- Second, myths act as their own symbols. If you reference the story of Icarus, your reader will know you are referencing the tragedy of Hubris.
- Third, mythology allows the reader to create relevant cultural contexts. Haruki Murakami often incorporates Japanese folklore into his work, and the novel Beauty is a Wound by Eka Kurniawan relies heavily on Indonesian mythology.
Pathos is an appeal to the reader’s emotions. Because the experience of reading relies so much on the reader’s own empathy, harnessing the power of pathos is key to the art of storytelling.
Storytellers generate pathos simply by writing relatable characters. When the reader connects with a character as if they were a real human being, the reader also feels that character’s pain, struggles, and triumphs. Always assume that your reader wants to connect with your characters, that they want to feel your story pour salt in the wound. This is equally true for your antagonist, assuming that antagonist is also a human being.
Think about the things that everyday, ordinary people yearn for. Maybe it’s stability, love, a sense of belonging; maybe they relate to stories of natural disaster, unrequited love, or being a misfit. Consider your reader and what they might connect with, and make Pathos your doorway into the reader’s heart.
A quibble is a technicality that, though minor, often resolves the plot in a major way.
Let’s say your protagonist makes a bet with someone, and they lose that bet. The price they pay for that bet is death. Your protagonist may save their own life by arguing that the bet should follow the exact verbal agreement that they made—and by invoking this technicality, your protagonist manages to evade death entirely.
Of course, quibbles can go against the protagonist’s wishes, too. In Macbeth, the Three Witches tell Macbeth that “none of woman born” can kill him. Macbeth assumes this to mean he is invincible, but he is later killed by Macduff, who was C-sectioned rather than “born from” a woman.
If written haphazardly, a quibble can be just as convenient as a Deus Ex Machina. Nonetheless, quibbles often surprise the reader, as they chip at the seeming absoluteness of fate.
In both rhetoric and literature, a red herring is something that distracts the reader. You will most often see red herrings in mystery novels, as the novelist is trying to prevent the reader from solving the mystery until the very end.
Red herrings are one of the more versatile storytelling techniques, as they take many different forms. A red herring can be a clue falsely pinned to an innocent person; it can be a forced confession, or an unreliable narrator falsifying the past, or even a coincidence that the writer didn’t intend.
Although red herrings are a fun twist to the art of storytelling, use them sparingly. As an author, you have an implicit contract with the reader to tell your story faithfully; too many distractions and misleading elements will make the reader lose faith in your storytelling.
A rhetorical question is a question that’s posed for the sake of asking, rather than the sake of being answered. In other words, it’s a question meant to provoke the reader.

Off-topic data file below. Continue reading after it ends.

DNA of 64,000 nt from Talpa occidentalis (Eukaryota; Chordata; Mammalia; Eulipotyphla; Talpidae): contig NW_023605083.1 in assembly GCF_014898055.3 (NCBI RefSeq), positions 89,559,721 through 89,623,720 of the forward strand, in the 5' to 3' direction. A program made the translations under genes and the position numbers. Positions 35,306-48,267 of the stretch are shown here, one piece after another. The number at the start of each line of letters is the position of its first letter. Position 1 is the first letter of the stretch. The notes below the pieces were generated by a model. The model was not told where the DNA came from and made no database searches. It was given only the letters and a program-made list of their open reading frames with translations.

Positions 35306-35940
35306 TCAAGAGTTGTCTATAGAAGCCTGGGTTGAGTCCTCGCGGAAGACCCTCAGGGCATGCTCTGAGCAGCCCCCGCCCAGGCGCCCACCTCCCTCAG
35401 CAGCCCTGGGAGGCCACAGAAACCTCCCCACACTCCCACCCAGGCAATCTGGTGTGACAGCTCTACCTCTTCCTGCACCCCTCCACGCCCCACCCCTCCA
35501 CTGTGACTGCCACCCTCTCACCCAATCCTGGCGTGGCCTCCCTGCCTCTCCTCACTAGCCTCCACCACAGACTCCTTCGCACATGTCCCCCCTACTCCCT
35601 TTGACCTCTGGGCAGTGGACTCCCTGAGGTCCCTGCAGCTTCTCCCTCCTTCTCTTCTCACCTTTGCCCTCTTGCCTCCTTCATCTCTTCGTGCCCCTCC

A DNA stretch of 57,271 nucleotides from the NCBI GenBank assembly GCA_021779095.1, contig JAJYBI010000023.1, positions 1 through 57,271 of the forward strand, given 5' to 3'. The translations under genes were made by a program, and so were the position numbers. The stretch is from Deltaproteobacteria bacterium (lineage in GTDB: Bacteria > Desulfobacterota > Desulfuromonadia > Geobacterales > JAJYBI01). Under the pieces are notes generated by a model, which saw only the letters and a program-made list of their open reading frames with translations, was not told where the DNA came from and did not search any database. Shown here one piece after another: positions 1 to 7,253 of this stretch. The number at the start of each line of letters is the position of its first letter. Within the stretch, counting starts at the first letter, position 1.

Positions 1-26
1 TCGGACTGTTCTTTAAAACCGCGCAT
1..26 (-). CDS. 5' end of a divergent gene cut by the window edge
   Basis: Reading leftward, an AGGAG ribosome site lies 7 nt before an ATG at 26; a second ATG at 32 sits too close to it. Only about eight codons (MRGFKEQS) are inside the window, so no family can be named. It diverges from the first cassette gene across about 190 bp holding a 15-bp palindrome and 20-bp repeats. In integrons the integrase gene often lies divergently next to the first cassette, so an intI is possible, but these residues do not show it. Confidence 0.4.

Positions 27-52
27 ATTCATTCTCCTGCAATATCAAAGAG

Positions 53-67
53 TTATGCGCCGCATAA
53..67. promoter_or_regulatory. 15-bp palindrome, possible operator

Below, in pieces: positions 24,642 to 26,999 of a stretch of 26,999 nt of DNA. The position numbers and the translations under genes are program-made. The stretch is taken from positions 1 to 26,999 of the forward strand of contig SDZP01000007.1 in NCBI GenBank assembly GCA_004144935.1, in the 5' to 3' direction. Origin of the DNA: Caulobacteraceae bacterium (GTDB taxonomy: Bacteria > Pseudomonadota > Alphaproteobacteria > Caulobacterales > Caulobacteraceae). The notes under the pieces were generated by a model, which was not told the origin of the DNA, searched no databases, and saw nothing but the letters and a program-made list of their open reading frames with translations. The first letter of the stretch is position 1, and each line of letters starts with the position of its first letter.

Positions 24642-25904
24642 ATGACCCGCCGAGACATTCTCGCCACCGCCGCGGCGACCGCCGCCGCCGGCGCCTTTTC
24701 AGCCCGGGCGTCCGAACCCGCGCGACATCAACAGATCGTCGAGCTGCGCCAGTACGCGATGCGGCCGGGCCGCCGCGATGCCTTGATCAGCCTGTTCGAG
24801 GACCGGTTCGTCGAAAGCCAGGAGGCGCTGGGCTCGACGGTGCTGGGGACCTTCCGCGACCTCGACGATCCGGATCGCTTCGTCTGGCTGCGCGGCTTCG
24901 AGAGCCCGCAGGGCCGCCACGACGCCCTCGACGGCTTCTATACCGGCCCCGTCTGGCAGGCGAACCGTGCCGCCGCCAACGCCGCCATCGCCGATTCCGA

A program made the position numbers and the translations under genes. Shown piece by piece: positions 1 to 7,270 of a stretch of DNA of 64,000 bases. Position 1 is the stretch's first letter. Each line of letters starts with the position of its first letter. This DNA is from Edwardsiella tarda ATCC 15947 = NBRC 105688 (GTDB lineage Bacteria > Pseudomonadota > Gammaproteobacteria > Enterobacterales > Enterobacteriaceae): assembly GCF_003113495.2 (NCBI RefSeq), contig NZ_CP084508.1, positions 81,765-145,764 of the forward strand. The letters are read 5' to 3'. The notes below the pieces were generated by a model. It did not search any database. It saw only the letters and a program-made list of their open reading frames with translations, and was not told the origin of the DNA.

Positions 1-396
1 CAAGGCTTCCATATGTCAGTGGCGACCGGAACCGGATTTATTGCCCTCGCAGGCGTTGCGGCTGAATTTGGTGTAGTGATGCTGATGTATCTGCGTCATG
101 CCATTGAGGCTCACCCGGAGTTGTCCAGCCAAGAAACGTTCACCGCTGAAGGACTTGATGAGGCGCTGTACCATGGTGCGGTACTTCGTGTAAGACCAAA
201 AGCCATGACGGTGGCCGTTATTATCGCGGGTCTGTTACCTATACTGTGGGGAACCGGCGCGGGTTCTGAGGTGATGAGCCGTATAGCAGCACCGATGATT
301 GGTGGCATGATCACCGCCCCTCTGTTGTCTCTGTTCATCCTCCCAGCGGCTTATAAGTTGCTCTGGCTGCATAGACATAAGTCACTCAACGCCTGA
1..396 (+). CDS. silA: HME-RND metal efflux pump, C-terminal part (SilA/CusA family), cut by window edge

Rhetorical questions are often open-ended. While a narrator can pose rhetorical questions, they usually come from a character in the story.
A famous example of this is in Shakespeare’s Julius Caesar, when Caesar asks Brutus “Et tu, Brute?” This question has no answer—after all, Caesar is about to die—but it prompts the reader to think about Brutus’ betrayal of trust and friendship.
In everyday speech, we use rhetorical questions all the time. Who knows? Why not? Is the sky blue? Rhetorical questions can help make your dialogue seem more human, and it can also provoke your reader’s thoughts and emotions.
Rule of Threes
The Rule of Threes states that readers best respond to information that’s presented in lists of three. This applies to everything, from basic descriptions to global, structural elements in a story.
The Rule of Threes happens at the line level, especially with description. If I tell you my cat is “young, fluffy, and orange,” those three images give you a solid description. If I tell you my cat is “young, fluffy, loud, stubborn, fast, destructive, capricious, and orange,” I’ve overloaded my description with adjectives, and you won’t know what part of that information is essential.
The Rule of Threes also applies to story structures. Many stories have, at most, three main characters. Many plots have three main events: an inciting incident, a climax, and a falling action (or response to the climax). If a novel has sections, it often has three sections; if a style has multiple settings, it usually has three main ones.
This is not a hard and fast rule—in fact, most rules in writing are suggestions. Nonetheless, your writing will lose the reader’s attention and brainspace if it presents too much information. The Rule of Threes is not immutable, and you don’t need 3 of everything.
But, when it comes to the central elements of your work, try to keep it to three discrete items. Otherwise, you might lose your grip on the magic of storytelling.
Show, Don’t Tell
What is storytelling without the show, don’t tell rule? “Show, don’t tell” is a way of using imagery to relay an experience to the reader, rather than spoon feeding that experience through literal description. The effect is that your reader becomes immersed in the story, perceiving everything that your characters perceive as though they were really there.
“Don’t tell me the moon is shining; show me the glint of light on broken glass.” —Anton Chekhov
To master the show, don’t tell rule, read through our in-depth article.
Stream of Consciousness
Stream of Consciousness is a writing technique in which a character’s thoughts are written directly onto the page, without any filter or editing. The author, assuming the persona of their character, observes their thoughts and impartially transcribes those thoughts into narration and internal dialogue.